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Flapless Root Resection of Both Maxillary First Molars’ Distobuccal Root: Case Report
Furcation involvement is characterized by periodontal disease invading furcation regions of multi-rooted teeth. Treatment modalities are scaling and root planning and surgical management such as osteoplasty or ostectomy, odontoplasty, bicuspidization, root resection and hemisection. Periodontally compromised maxillary molars generally have poor prognosis because of inter radicular loss of attachment, and difficulty in access and treatment. Root resection is procedure by which one or more of the roots of a tooth are removed at level of furcation while leaving crown and the remaining roots in function.
A 58 year-old female patient applied to Periodontology clinic with complaints of sensibility and gingival recession in teeth number 16 and 26. Both teeth were completely exposed due to severe attachment loss in distobuccal root. There was also second degree mobility on the right molar and third degree mobility on the left molar teeth. Flapless root resection were planned after root canal therapy. After local anesthesia, distobucal roots were resected by high speed rotary motor with adequate irrigation at the level of the furcation roof. A small cavity was prepared and retrograded with glass ionomer cement. A platelet-rich fibrin membrane was obtained from patient’s blood and stitched to the distal surface of right first molar. Left first molar area was left uncovered. Recovery was followed on 2nd, 8th week and 6th month. When healing was compared between left and right sides, no mobility was observed and a slight redness and swelling was observed on the right side at 2nd week. At 8th week, there was no difference in clinical appearance. At 6th month, all complaints of the patient were gone and prognosis of the teeth was good.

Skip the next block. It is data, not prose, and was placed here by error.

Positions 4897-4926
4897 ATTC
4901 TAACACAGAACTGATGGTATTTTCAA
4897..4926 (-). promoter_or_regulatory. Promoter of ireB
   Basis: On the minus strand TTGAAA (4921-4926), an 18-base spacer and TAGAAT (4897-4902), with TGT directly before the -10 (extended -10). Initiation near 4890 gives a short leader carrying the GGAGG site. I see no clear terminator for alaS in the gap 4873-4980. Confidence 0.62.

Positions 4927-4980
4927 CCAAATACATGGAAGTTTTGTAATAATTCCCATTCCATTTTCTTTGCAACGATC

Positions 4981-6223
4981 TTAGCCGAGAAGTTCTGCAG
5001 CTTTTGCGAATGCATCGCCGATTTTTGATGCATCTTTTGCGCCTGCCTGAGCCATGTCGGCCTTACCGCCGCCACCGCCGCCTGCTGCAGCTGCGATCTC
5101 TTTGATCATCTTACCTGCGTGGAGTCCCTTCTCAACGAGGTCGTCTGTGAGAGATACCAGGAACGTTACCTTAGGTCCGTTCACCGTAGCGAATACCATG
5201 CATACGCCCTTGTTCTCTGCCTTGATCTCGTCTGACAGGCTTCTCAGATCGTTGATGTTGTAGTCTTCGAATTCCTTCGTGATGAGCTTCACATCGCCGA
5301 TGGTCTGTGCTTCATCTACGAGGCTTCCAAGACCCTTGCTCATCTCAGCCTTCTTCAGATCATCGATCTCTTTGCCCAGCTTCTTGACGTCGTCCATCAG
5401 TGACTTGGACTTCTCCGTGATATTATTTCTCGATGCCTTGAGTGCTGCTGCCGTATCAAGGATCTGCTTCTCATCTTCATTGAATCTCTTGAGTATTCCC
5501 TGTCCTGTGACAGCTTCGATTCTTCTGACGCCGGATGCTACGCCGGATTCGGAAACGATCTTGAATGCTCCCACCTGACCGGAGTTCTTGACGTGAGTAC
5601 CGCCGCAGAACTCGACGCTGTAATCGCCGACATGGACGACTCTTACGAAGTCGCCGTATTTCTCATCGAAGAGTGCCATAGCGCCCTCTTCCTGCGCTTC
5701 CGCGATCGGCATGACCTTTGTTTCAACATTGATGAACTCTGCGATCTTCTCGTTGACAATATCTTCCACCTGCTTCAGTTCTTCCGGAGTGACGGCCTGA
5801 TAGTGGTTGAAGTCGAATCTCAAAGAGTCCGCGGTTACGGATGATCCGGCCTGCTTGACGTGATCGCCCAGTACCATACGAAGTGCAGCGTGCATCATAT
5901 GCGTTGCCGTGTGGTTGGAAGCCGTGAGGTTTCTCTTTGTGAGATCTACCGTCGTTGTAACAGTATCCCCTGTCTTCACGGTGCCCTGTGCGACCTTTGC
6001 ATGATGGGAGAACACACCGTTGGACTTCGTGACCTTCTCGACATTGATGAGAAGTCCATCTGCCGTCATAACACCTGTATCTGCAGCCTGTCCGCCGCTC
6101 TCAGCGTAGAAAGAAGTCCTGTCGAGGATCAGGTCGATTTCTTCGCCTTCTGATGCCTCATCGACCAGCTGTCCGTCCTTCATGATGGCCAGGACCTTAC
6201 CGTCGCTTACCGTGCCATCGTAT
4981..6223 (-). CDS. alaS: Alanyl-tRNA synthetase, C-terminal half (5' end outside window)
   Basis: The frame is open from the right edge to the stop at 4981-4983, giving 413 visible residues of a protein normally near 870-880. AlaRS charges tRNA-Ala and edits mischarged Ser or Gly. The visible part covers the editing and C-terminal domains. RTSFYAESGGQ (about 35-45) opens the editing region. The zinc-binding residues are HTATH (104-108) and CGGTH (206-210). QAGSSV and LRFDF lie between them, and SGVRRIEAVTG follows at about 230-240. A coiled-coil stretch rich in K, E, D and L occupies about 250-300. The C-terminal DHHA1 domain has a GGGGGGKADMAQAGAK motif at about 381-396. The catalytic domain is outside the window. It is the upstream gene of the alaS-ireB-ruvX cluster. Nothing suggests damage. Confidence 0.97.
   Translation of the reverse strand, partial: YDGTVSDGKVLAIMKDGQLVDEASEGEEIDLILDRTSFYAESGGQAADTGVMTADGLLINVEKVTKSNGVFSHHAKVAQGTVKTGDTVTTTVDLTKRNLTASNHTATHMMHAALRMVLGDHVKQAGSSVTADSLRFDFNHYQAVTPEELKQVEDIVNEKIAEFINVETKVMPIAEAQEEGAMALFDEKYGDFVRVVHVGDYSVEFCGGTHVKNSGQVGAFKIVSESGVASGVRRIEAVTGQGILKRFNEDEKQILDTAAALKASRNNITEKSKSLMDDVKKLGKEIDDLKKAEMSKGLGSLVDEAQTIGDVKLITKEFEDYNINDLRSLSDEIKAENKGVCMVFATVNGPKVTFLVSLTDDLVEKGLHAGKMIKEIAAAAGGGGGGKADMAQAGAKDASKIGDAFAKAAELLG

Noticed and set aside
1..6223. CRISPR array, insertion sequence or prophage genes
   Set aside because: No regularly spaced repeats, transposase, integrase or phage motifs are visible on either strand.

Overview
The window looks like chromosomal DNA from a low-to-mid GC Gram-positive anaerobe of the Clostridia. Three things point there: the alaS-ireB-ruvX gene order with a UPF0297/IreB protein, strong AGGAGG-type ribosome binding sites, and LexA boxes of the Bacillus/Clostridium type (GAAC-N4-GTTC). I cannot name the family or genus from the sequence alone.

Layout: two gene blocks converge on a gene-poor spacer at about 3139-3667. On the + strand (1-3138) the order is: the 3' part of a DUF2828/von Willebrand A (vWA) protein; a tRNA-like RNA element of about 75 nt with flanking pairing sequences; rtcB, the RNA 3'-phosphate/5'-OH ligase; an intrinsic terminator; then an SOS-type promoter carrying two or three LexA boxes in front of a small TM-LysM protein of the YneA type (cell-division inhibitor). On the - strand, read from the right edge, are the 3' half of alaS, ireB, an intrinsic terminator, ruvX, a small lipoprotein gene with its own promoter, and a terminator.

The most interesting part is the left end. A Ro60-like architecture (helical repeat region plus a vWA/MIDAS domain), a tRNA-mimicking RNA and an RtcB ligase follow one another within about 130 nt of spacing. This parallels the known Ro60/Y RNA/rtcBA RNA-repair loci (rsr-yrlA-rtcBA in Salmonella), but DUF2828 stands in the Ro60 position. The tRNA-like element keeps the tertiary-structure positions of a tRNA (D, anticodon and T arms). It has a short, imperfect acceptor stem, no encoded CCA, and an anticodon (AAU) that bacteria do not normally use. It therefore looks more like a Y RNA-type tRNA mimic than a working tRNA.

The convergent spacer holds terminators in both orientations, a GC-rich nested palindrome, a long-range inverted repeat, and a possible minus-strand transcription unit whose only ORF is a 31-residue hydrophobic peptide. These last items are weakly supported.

Periodontal diseases are chronic infectious diseases which affects every part of society by causing unaesthetic appearance, tooth sensitivity, tooth mobility, alveolar bone loss and even tooth loss. Although primer etiologic factor is microbial dental plaque; 1 local factors such as root proximity, malalignment of the teeth, root grooves affect prognosis of the disease especially in multi-rooted teeth. Non-surgical periodontal treatment has been reported to be successful in single rooted teeth; but multi-rooted teeth which have local predisposing factors might require additional precautions 2. Regenerative therapies also provide limited improvement unless these factors are not eliminated 3. Studies have shown that tooth loss during long-term supportive periodontal treatment is 31-57% in molar teeth and 5-7% in single-rooted teeth 4, 5. Furthermore, Buduneli et al. performed non-surgical periodontal treatment in 40 single-rooted teeth of 18 patients with chronic periodontitis and recorded changes after 1 year. According to the results of the study, the papillary hemorrhage index decreased from 3.63 to 1.67, the mean pocket depth decreased from 7.89 mm to 4.84 mm and the mean attachment gain was 2.12 mm 6. Therefore, periodontal treatment in molar teeth is usually more complicated than anterior teeth.